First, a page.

Love afternoons spent with a good cuppa and a good read

I also like to meet up with close friends on my nights off. It's usually a dinner, followed by a dessert and coffee kind of date, nothing fanciful, just quality time spent with people that matters. Although it's not strictly me-only time but it's still a good way for me to be another part of myself - a friend. I have to admit that the number of friends of I keep in contact with has dropped drastically since I became a mum, due to various reasons, I'm determined to make good the few solid friendships that I still have.

Oldie but goldie!

And since friendship is important to me, I make time for my best friend - my husband. It is not often that we get to go on dates so we really treasure those pockets of time. When it's possible, we like to date abroad! Does it sound very indulgent? Maybe but really it's only when we are out of our daily routine that we get to fully concentrate on each other; there aren't nagging worries like "Have our kids gone to bed at mum's? They skipped their afternoon nap so they'll get really cranky if they turn in late." or "I have to get back early to prepare for tomorrow's co-op session." I've been very blessed to be able to go on a few trips with my husband while my mum helped to care for Princess and The Rock. The first time I travelled without my children was kind of heart-breaking for me though, I missed them so much! I cried at the airport (it didn't help that I flew alone as my husband had gone earlier to the destination) and a few times at the hotels. We had video calls almost everyday with our children every time we travel without them because we miss seeing them and hearing their voices, also because they want us to "show" them where we were and how our surroundings looked like.

Here are some snapshots of our travels:

My most recent babymoon at Netherlands and Copenhagen

Trip to Switzerland and Venice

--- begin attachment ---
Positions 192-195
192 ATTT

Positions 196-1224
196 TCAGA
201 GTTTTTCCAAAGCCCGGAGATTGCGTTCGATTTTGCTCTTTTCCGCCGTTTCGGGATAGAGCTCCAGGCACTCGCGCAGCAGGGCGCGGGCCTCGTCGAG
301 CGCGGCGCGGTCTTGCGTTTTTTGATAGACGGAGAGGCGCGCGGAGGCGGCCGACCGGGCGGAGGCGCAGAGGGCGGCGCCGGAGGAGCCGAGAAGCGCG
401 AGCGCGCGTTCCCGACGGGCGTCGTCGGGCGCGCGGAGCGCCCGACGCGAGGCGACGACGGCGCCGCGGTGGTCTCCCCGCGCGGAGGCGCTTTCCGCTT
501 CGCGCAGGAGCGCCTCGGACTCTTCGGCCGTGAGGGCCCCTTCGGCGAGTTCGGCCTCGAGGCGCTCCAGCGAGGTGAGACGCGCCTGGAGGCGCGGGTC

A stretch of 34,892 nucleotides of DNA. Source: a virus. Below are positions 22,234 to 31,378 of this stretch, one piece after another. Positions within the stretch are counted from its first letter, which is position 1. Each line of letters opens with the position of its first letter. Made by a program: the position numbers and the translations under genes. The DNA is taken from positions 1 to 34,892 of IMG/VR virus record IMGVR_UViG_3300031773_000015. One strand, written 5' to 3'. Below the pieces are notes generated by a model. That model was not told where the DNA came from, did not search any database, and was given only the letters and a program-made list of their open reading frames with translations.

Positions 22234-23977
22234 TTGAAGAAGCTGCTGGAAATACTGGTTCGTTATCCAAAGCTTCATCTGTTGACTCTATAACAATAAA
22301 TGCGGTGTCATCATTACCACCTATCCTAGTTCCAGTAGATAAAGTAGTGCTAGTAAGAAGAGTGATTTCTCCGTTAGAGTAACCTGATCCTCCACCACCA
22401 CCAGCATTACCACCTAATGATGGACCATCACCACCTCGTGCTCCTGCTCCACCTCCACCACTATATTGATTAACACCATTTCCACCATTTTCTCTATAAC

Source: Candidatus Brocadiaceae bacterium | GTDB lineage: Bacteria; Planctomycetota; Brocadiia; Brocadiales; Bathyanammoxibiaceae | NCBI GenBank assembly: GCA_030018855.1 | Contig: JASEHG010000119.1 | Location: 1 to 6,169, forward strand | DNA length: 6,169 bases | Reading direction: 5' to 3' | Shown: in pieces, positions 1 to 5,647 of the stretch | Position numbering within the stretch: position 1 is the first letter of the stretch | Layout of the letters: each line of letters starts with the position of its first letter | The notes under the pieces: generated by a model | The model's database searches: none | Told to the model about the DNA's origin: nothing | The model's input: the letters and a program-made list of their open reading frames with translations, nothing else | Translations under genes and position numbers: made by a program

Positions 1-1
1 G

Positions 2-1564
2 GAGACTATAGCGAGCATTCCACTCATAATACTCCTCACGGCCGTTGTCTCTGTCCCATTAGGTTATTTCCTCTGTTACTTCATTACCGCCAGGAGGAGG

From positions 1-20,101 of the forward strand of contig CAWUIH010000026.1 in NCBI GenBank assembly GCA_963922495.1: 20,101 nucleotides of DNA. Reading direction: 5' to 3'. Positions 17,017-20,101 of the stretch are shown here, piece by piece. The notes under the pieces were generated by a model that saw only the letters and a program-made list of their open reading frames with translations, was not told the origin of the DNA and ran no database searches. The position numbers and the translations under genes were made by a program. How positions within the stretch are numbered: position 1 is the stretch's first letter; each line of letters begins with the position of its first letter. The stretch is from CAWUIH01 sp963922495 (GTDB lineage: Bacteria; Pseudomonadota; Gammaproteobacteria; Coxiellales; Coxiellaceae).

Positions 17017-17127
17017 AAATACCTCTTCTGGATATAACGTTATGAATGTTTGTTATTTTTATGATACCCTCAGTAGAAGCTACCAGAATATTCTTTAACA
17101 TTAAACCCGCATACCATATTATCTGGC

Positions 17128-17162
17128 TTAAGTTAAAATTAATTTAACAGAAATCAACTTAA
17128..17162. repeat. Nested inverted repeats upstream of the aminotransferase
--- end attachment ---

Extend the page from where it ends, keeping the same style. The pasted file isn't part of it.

A photo posted by Felicia Tan (@feliciatgl) on

Trip to Italy and Vals, Switzerland

Lovely produce from Italy
Tranquil Vals, ultimate relaxation

My husband's need for speed satiated at Maranello Ferrari Museum/Track

Trip to Bali

Surf's up!

You can read more and see photos on our Bali trip here and here.

For me, me-time can be time alone, time with a close friend or two or a date with my husband. Basically it's time away from my children, as long as it's doing something that I enjoy that's not child-related; it's time for me to recharge and rejuvenate. How does your me-time look like?

This post is part of a blog train initiated by Prayerfull Mum.

Mummy's 'Me-Time'

Next on the blog train is Dawn. She blogs at Daprayerblog, a place where she documents the precious moments of her life from her random thoughts and thanksgiving to food, travels and her numerous hobbies. With the arrival of Baby Laurent, her blog now offers a peek into the life of a mummy who is trying to juggle work, balance different roles, stay sassy, pick up new hobbies and take time to smell the roses while enjoying the process of Bringing Up Bebé.

Check out her blog tomorrow to find out how how she likes to spend her me-time.

Wednesday, 27 May 2015

The Distance between my Spouse and I is the Not-So-Smart Phone

I think I can safely say that most people have a pretty positive impression of the relationship between my husband and I. In fact I've even heard someone said, "Oh, is it? Can't be. They NEVER quarrel!" It's true that my husband and I do not have many quarrels, arguments yes, but angry quarrels not so. However when we fight, it is usually about something we believe or feel strongly about. And very recently we had an emotionally-charged "discussion" throughout the night.

Without mentioning the nitty-gritty, what we fought about was about my needs not being met. No, it's not about my husband not putting in effort in our relationship, it was more about how I perceived the situation to be due to my own love language. In Gary Chapman's "The 5 Languages of Love", he stipulated that there are five primary languages of love or five ways to express love emotionally. They are :

  1. Words of Affirmation
  2. Acts of Service
  3. Receiving Gifts
  4. Quality Time
  5. Physical Touch